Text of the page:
About 10 to 20 per cent of the population has heartburn (gastroesophageal reflux disease – GERD).
Excessive reflux of acidic, often with alkaline bile salt and duodenal contents, results in a multitude of symptoms for the patient including heartburn, regurgitation, cough, and dysphagia.
There are also associated complications of reflux including erosive esophagitis, Barrett’s esophagus (a pre-malignant condition), stricture and cancer of the esophagus.
Your risk of heartburn and inflammation of the esophagus (esophagitis) increase if you have hiatal hernia, if you smoke, if you are pregnant, if you have scleroderma, or drink excessive alcohol. You should avoid food that’s acidic or high in fat – like citrus fruits, tomatoes, onions, chocolate, coffee, cheese, and peppermint. Spicy foods or large meals can also cause heartburn.
You shouldn’t worry about occasional heartburn. It is quite common. But frequent heartburn which does not respond to increased medications should be investigated. It is called refractory gastroesophageal reflux disease. Weight loss and difficulty swallowing are other red flags. Investigations should be carried out to see if you have complications like Barrett’s esophagus (a pre-malignant condition), strictures, esophageal ulcer, or bleeding.
Diagnostic tests required are as follows:
- Upper endoscopy with biopsies – also known as gastroscopy (scope test) to check for infection, inflammation, ulcers or cancer. This is the first step in the diagnostic and therapeutic process.
- Ambulatory acid (pH) probe test. A monitor is placed in your esophagus to identify when, and for how long, stomach acid regurgitates.
- Esophageal manometry. This test measures the rhythmic muscle contractions in your esophagus when you swallow. Esophageal manometry also measures the coordination and force exerted by the muscles of your esophagus.
- Barium x-ray of your upper digestive system.
Management of GERD
Common questions that arise regarding management of GERD include which medications are most effective with no side effects, when surgery may be indicated, which patients should be screened for Barrett’s esophagus and helicobacter pylori infection.
There are four primary treatment goals: 1. relief of symptoms, 2. prevention of relapse, 3. healing of inflamed esophagus, and 4. prevention of complications of esophagitis.
To start with, we should attempt to suppress gastric acid production and reflux into the esophagus. This is done by the use of lifestyle modifications (e.g., elevating the head of the bed, modifying the size and composition of meals) and use of appropriate medications.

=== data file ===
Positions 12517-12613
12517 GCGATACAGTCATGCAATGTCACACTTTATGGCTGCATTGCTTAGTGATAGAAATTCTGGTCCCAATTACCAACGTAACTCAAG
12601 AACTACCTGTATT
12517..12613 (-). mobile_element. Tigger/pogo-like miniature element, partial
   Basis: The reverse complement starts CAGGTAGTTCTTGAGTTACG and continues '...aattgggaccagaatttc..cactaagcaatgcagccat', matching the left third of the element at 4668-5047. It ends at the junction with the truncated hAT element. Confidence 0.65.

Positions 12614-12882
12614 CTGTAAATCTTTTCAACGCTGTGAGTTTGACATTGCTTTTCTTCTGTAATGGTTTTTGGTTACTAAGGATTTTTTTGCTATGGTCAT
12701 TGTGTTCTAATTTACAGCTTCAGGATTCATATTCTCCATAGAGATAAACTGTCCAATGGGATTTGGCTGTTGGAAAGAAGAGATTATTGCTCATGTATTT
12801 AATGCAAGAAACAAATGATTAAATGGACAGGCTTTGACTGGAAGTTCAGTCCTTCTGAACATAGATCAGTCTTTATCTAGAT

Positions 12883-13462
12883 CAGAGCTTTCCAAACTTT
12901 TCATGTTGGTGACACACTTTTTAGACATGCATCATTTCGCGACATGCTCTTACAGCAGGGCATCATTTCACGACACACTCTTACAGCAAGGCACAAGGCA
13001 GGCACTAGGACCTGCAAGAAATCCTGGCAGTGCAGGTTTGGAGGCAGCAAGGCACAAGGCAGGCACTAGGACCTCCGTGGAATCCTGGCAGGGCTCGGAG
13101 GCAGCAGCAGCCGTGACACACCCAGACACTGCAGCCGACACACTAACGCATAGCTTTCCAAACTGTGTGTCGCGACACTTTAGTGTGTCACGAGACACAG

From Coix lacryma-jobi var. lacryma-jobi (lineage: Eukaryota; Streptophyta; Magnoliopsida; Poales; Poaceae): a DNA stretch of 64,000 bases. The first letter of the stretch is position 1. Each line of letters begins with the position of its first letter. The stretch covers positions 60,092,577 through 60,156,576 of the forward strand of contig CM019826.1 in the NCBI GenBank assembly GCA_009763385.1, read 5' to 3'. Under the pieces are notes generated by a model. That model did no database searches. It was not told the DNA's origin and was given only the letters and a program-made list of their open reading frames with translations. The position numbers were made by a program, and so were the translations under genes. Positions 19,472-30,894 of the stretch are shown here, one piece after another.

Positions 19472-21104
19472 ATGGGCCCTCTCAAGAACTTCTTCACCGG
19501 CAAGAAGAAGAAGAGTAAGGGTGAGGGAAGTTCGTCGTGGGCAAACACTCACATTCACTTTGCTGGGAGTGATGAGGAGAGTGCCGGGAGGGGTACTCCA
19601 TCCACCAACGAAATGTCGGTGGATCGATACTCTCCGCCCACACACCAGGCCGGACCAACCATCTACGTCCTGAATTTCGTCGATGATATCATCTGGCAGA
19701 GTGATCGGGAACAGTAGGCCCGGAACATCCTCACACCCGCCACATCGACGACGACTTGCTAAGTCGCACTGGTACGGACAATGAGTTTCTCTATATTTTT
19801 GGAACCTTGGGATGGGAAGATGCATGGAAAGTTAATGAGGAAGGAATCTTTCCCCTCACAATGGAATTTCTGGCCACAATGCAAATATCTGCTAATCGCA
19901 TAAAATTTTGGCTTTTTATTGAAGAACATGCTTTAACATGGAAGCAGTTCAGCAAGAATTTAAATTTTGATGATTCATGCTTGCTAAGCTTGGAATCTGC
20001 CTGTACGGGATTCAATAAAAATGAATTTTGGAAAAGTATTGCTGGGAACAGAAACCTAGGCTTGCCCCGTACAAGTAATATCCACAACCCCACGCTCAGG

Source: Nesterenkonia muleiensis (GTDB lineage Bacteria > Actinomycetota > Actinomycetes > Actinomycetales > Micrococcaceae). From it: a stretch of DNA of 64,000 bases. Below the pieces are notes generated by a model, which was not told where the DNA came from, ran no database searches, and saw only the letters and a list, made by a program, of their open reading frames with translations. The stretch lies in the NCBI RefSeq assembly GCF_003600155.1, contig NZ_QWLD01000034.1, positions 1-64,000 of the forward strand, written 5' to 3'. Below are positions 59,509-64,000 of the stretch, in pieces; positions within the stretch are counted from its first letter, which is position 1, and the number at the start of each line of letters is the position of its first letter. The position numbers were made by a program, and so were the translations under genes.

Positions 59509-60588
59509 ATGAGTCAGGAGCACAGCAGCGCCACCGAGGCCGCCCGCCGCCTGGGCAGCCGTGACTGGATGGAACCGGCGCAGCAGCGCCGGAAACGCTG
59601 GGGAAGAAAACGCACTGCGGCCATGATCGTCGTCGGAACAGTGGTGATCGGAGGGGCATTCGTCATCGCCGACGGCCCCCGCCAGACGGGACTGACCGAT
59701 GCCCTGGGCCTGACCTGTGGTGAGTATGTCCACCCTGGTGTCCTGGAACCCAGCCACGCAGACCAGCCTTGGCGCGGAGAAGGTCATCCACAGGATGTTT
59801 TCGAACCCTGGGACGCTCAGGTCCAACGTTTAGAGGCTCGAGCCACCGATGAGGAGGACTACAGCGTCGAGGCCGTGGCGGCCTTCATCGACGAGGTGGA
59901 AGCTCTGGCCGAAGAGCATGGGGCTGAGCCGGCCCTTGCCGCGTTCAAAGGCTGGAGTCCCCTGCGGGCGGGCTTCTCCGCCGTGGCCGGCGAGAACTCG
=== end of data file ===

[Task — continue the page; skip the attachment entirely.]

Uncomplicated reflux can be managed with antacids that neutralize stomach acid. It may provide some relief but will not heal inflamed esophagus. Overuse of some antacids can cause side effects, such as diarrhea or sometimes kidney problems. In the absence of alarm symptoms, endoscopy is not necessary to make an initial diagnosis of GERD.
Persistent heartburn will require medications to reduce acid production. These medications (H-2-receptor blockers) include cimetidine (Tagamet HB), famotidine (Pepcid AC) and nizatidine (Axid AR).
Next line of management will be to use medications that block acid production and heal the esophagus. These medications – known as proton pump inhibitors (PPI) – are stronger acid blockers than H-2-receptor blockers and allow time for damaged esophageal tissue to heal. Examples include lansoprazole (Prevacid 24 HR) and omeprazole. PPI should be taken 30 to 60 minutes before the first meal. PPIs are the most effective medical therapy, and all PPIs provide similar relief of GERD symptoms.
It should be remembered that two common types of GERD medicines (H-2 receptor blockers and PPI) have been associated with B-12 deficiency to varying degrees. Also, there is a risk of hip fractures. With either type of medication, the risk of B-12 deficiency was significantly increased when taken daily for two years or more.
If medical treatment fails then, one should consider surgical options. Anti-reflux operations are aimed at creating an effective barrier to reflux at the gastroesophageal junction There are various types of anti-reflux operations that are successful. Laparoscopic fundoplication is the gold standard for surgical treatment of severe GERD and results in approximately 95 per cent patient satisfaction (World J Gastrointest Surg. 2016 Jan 27).
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